Bosses who bully: Why do mean managers never get fired?

Isn’t it better working with someone pleasant? A nice, well-respected manager can get more work from their employees than someone who yells all the time. A recent survey from Canadian HR Reporter asked HR managers about abrasive leaders (i.e. jerks, or bullies) at work. The results confirmed what we probably would have guessed anyway—nobody likes working for a nasty person.

The top three negative effects were reported by HR insiders as:

  • Lower employee retention (68%)
  • Increased stress (86 %)
  • Decreased team performance (73 %)

Happy employees not only work harder, they have actually been linked to profitability. So how come companies are so resistant to dealing with jerks? Abrasive managers, it seems, are often viewed as “irreplaceable” because of their specialized business knowledge, and addressing their behavioural issues often falls below other priorities.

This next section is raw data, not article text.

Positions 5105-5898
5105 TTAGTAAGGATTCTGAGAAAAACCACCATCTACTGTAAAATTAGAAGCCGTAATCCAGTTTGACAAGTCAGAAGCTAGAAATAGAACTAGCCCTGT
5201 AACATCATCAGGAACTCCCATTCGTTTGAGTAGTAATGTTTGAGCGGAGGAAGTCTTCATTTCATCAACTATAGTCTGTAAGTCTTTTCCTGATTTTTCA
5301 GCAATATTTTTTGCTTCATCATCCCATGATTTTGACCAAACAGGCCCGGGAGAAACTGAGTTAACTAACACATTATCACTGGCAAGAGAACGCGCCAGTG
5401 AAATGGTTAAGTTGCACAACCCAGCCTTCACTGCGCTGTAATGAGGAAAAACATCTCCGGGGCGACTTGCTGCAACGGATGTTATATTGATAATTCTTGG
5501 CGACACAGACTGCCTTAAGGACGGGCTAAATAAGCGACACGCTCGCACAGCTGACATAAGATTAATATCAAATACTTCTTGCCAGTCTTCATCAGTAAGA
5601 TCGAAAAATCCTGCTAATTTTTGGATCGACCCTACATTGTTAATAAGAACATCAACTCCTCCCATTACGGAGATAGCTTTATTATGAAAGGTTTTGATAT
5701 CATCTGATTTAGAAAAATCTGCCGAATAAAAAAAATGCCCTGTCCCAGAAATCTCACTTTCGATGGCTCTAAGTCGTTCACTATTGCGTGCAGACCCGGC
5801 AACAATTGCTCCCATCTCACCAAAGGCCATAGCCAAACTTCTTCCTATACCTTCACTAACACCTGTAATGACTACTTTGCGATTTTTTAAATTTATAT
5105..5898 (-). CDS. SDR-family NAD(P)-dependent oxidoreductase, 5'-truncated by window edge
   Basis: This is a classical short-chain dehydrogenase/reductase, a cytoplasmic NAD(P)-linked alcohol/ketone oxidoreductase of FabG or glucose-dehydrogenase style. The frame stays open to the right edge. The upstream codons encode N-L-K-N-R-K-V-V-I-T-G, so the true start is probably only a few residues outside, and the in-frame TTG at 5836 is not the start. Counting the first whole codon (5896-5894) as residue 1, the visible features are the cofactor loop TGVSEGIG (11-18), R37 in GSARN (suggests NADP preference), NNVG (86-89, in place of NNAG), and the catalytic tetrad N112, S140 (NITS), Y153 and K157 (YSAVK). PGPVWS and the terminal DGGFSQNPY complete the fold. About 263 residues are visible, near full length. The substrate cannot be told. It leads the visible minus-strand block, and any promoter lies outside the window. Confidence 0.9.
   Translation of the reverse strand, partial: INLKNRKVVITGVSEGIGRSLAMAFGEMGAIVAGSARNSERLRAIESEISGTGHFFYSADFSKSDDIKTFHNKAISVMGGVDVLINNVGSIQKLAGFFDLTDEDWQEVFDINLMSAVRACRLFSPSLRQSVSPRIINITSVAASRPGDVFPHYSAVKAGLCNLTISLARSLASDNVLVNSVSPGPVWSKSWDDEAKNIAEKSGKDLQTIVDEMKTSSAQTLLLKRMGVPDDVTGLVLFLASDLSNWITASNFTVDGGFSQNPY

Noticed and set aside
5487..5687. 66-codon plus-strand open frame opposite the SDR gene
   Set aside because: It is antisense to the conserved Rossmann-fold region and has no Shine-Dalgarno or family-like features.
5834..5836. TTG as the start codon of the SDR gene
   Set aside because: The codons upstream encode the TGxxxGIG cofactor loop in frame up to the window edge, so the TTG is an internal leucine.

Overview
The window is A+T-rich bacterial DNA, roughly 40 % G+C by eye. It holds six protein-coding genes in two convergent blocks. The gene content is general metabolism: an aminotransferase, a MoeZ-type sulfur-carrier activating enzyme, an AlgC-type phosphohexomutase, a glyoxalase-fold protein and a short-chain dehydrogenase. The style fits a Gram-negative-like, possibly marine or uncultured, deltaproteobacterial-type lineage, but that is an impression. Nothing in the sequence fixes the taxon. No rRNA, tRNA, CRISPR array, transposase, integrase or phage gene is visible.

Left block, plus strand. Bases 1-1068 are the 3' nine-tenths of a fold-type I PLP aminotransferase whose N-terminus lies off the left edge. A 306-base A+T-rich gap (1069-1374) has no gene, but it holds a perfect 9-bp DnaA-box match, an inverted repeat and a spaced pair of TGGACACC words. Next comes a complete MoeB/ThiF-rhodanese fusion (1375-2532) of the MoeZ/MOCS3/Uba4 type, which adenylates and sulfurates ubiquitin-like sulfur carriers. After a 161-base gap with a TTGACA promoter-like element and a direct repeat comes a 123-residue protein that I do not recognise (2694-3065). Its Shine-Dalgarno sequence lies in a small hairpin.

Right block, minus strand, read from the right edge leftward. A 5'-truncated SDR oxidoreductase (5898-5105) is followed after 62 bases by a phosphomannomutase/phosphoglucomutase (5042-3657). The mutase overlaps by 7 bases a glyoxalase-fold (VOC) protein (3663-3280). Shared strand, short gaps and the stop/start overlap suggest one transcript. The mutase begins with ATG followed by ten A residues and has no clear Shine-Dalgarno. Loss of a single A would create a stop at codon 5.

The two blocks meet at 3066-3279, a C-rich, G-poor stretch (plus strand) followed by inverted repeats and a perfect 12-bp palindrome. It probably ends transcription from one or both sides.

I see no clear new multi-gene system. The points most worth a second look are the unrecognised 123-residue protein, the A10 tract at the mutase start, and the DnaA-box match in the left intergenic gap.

Yet 65% of workers say getting rid of their boss would make them happier than a pay raise, as discussed in this recent Forbes article.

This is not a new problem in the corporate world. Highly talented people do not always make effective managers. Abrasive personality types, while not diplomatic, often produce results and drive revenue, leaving them in a strategically sound place with senior leaders. Plus, the cost of either sufficiently dealing with problem or finding someone can come with a hefty price tag.

So how do you deal with a mean or unpleasant manager in your organization? If termination is not a realistic option, those surveyed favoured performance feedback from the abrasive leader’s manager (43 %), progressive discipline (40 %), executive coaching (38 %) and 360-degree feedback (36 %).

You don’t have to be a bully to get results from employees. Nice, respectful managers will ultimately keep your best employees working harder. Check out these 5 signs of an extraordinary boss for some ideas.

How would you deal with not-so-nice leaders? Have you found a strategy than works?


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